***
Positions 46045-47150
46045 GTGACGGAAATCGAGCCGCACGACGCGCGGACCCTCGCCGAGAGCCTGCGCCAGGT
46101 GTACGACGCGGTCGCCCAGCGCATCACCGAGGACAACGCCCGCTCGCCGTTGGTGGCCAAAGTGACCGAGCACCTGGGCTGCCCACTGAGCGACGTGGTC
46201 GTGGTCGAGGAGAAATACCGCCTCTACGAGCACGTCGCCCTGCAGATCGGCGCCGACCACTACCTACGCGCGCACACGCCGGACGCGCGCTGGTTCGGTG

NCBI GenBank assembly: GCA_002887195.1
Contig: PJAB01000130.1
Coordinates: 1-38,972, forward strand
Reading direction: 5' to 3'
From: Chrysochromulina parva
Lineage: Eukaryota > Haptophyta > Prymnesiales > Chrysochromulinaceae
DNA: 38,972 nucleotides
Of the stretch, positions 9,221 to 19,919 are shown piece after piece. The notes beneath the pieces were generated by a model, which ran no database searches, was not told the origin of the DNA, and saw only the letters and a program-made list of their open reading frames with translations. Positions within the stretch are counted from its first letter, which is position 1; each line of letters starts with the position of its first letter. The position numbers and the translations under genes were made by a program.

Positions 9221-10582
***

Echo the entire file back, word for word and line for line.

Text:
Positions 46045-47150
46045 GTGACGGAAATCGAGCCGCACGACGCGCGGACCCTCGCCGAGAGCCTGCGCCAGGT
46101 GTACGACGCGGTCGCCCAGCGCATCACCGAGGACAACGCCCGCTCGCCGTTGGTGGCCAAAGTGACCGAGCACCTGGGCTGCCCACTGAGCGACGTGGTC
46201 GTGGTCGAGGAGAAATACCGCCTCTACGAGCACGTCGCCCTGCAGATCGGCGCCGACCACTACCTACGCGCGCACACGCCGGACGCGCGCTGGTTCGGTG

NCBI GenBank assembly: GCA_002887195.1
Contig: PJAB01000130.1
Coordinates: 1-38,972, forward strand
Reading direction: 5' to 3'
From: Chrysochromulina parva
Lineage: Eukaryota > Haptophyta > Prymnesiales > Chrysochromulinaceae
DNA: 38,972 nucleotides
Of the stretch, positions 9,221 to 19,919 are shown piece after piece. The notes beneath the pieces were generated by a model, which ran no database searches, was not told the origin of the DNA, and saw only the letters and a program-made list of their open reading frames with translations. Positions within the stretch are counted from its first letter, which is position 1; each line of letters starts with the position of its first letter. The position numbers and the translations under genes were made by a program.

Positions 9221-10582